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. Last Updated: 07/27/2016

Shenderovich Says Film Ads Break Law

MTViktor Shenderovich
Viktor Shenderovich, the liberal candidate in a State Duma by-election in Moscow, accused his pro-Kremlin rival in the race, film director Stanislav Govorukhin, of breaking election rules by campaigning under the guise of advertising his new film.

Shenderovich, a satirical radio journalist, said Thursday that billboard ads across the city for Govorukhin's film "Not By Bread Alone," which is produced by Mosfilm, meant that the United Russia-backed candidate was exceeding legal limits on campaign spending.

Shenderovich and Govorukhin are viewed as the frontrunners among the 12 candidates running for a single-mandate seat in the Universitetsky district. The election will be held Dec. 4, the same day as the City Duma elections.

"All over Moscow we see billboards advertising Govorukhin's new film. His picture and name are everywhere in the city," Shenderovich said. "This advertising, right before the election, is not being paid for from his campaign budget."

By law, Duma candidates cannot spend more than 6 million rubles ($210,000) on their election campaign, but Shenderovich estimated that the ads for Govorukhin's film alone would cost about $160,000.

A spokesman for the Central Elections Commission, who spoke on condition of anonymity, said that if a candidate spent more than the legal limit he would be thrown out of the race.

Govorukhin's campaign manager, Vadim Kitov, rejected the allegations as "made up," and said the ads had been planned well before Govorukhin decided to run for the Duma. "As a film director, his films are advertised -- this is normal," Kitov said.

A Moscow court on Thursday rejected an appeal by Shenderovich to invalidate Govorukhin's registration.

The Universitetsky district is known as one of the most liberal in the country. Jailed oil tycoon Mikhail Khodorkovsky attempted to register as a candidate in the by-election before a court rejected his appeal against a conviction on tax and fraud charges in September.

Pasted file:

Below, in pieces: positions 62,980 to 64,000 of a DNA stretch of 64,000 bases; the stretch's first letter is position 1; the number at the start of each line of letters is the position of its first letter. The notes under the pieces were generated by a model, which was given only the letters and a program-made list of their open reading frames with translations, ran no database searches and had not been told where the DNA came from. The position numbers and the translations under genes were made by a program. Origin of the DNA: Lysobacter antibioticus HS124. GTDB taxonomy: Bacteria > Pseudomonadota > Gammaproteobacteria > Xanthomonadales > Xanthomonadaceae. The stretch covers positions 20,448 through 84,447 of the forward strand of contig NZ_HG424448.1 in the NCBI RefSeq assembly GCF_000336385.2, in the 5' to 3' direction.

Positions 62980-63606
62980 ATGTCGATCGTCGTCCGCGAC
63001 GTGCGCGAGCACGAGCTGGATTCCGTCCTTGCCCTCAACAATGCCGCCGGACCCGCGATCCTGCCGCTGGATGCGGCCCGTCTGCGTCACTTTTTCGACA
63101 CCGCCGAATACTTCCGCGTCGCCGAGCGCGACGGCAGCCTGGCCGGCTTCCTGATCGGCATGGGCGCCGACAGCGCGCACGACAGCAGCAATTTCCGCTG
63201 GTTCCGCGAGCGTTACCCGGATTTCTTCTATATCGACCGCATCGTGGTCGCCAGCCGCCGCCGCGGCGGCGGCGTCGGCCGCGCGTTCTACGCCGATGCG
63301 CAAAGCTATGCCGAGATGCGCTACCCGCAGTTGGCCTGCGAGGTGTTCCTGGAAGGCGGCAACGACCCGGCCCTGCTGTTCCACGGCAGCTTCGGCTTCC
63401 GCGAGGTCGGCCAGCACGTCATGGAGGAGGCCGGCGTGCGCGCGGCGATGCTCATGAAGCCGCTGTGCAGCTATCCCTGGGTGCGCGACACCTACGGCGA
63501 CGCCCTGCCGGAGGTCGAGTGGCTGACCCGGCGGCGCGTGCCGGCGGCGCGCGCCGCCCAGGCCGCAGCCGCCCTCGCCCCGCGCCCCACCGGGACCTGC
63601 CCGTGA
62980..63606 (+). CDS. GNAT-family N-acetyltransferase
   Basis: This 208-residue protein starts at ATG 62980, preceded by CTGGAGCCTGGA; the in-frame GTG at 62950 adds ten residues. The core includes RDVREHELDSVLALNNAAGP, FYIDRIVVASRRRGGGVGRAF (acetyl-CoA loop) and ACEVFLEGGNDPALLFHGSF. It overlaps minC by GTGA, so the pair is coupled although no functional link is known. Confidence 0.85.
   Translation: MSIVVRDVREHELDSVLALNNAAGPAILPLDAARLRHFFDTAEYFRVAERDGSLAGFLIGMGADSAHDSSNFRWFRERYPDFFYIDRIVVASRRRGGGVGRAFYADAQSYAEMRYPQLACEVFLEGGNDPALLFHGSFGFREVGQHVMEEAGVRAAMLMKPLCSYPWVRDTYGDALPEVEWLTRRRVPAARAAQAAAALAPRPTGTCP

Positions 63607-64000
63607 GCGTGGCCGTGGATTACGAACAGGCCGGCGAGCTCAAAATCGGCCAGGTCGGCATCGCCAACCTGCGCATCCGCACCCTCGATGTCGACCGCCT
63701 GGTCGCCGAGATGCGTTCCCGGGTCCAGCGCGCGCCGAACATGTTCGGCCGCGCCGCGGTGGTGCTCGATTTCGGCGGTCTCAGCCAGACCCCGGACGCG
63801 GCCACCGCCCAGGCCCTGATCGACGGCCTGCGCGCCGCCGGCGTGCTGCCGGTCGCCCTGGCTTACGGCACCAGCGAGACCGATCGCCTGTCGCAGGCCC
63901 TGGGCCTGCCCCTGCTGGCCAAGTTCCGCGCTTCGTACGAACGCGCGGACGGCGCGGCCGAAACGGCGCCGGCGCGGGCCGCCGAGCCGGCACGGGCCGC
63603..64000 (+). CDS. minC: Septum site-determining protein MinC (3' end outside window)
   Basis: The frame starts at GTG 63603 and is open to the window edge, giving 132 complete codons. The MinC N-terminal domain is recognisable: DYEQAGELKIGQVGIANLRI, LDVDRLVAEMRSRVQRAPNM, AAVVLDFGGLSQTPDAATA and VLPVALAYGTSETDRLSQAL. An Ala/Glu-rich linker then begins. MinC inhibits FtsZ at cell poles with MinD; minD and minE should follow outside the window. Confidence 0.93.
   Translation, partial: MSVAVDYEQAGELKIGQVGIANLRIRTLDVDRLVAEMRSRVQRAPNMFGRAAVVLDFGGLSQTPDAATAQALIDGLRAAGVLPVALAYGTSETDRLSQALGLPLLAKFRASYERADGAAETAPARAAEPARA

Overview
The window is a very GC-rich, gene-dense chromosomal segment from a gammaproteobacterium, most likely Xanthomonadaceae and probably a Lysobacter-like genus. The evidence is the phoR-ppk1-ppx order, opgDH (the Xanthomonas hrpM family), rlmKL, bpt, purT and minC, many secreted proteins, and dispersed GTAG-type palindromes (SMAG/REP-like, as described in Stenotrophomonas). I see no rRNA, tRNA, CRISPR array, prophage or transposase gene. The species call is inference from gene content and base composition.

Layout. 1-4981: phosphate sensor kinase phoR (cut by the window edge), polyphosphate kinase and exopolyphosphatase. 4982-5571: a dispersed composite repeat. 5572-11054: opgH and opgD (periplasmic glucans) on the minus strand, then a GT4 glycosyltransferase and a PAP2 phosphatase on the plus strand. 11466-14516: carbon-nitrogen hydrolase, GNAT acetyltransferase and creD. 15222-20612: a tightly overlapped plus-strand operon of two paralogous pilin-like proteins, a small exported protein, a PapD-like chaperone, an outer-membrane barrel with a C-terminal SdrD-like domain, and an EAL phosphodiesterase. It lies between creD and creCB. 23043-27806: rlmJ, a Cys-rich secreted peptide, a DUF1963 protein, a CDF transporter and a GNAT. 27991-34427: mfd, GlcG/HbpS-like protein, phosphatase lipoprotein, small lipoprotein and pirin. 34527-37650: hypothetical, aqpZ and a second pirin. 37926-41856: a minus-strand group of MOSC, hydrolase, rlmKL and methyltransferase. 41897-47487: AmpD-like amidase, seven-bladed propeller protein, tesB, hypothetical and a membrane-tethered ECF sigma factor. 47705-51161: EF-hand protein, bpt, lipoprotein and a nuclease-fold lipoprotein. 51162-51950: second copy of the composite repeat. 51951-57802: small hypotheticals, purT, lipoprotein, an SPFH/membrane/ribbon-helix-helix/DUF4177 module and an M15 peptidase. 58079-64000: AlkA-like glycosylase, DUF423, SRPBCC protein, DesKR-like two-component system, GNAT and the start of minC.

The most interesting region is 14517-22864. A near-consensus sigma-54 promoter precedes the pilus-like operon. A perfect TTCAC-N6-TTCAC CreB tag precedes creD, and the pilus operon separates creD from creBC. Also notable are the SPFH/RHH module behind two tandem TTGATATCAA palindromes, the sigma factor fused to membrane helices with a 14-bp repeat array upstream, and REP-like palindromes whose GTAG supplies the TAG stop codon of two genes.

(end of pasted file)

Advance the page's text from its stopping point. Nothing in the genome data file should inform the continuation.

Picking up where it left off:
Shenderovich, who is best known as the main screenwriter for the axed NTV television "Kukly" political satire, said that state television was broadcasting Govorukhin's old films in an effort to give him more publicity ahead of the election. "This is all done on purpose. The authorities have already chosen the winner, instead of the people," Shenderovich said, adding that he did not have an equal opportunity to promote his campaign.

On Saturday, NTV will show Govorukhin's 1999 film "The Voroshilov Sharpshooter," while Rossia will show his 2003 film "Bless the Woman" on Sunday. Govorukhin's four-film series from 1979, "Can't Change the Meeting Place," is to air soon on Channel One.

Govorukhin appeared on Channel One on Sunday as a guest on the analytical show "Vremena."

Kitov said the showing of Govorukhin's films and his appearance on television did not break election rules. "Television channels themselves decide what they want to show and whom they want to invite," he said.

The elections commission official said that by law candidates should receive equal media access, but he refused to comment on Shenderovich's complaints. Spokespeople for Channel One and Rossia refused to comment Thursday. No one who was authorized to speak on the matter could be immediately contacted at NTV.

Govorukhin, a former State Duma deputy, was one of 50 well-known cultural, sporting and scientific figures in June who signed an open letter that decried criticism of the justice system over Khodorkovsky's conviction in May.

Shenderovich has taken a sabbatical from his job as the host of Ekho Moskvy radio's satirical program "Plavleny Syrok," or Processed Cheese, for the duration of the election campaign, as required by law.